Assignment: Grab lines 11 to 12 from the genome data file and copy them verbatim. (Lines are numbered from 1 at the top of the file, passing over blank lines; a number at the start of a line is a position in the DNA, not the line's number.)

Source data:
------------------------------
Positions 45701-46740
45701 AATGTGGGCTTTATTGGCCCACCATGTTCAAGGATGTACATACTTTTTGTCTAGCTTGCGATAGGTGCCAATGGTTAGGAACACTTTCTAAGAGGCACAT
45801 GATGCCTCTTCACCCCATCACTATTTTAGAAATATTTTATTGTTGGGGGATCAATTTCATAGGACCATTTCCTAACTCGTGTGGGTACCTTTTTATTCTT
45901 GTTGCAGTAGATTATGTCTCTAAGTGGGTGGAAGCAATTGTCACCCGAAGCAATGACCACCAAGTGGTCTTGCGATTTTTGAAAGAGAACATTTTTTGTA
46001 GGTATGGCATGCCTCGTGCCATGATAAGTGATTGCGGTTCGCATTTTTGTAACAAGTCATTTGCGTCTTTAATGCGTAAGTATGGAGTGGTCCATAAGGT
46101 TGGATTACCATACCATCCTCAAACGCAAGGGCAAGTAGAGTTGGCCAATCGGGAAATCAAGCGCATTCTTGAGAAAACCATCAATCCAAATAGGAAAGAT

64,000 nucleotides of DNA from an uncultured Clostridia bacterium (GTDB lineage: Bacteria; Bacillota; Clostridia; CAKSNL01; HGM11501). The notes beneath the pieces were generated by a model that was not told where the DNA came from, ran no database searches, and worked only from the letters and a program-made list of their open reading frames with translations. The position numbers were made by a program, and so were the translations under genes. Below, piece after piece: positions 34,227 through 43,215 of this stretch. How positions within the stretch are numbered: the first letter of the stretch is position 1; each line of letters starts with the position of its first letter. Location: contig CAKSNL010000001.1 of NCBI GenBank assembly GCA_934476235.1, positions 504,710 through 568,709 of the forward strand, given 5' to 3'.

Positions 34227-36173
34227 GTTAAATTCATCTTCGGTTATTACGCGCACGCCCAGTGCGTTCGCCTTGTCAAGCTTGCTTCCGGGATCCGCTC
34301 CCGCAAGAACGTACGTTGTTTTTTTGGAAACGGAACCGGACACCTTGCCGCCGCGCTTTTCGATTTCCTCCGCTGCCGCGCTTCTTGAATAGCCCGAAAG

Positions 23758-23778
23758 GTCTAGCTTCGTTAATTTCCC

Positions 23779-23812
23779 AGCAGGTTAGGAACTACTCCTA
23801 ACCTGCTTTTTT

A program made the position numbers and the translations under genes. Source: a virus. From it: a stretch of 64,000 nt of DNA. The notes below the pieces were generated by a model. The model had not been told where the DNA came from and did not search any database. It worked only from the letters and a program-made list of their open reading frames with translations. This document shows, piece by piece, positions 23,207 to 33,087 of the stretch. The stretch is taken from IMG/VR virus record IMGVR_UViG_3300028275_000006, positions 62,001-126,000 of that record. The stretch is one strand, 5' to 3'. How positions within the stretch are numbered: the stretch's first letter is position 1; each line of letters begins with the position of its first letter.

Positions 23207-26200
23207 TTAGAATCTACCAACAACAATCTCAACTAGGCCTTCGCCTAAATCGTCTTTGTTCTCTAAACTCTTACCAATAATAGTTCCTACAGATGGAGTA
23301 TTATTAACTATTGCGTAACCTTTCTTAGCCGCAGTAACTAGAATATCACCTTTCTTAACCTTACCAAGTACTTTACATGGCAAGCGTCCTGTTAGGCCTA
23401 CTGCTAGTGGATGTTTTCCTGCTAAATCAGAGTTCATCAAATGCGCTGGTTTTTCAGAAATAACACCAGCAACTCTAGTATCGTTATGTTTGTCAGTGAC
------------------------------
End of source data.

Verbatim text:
Positions 23758-23778
23758 GTCTAGCTTCGTTAATTTCCC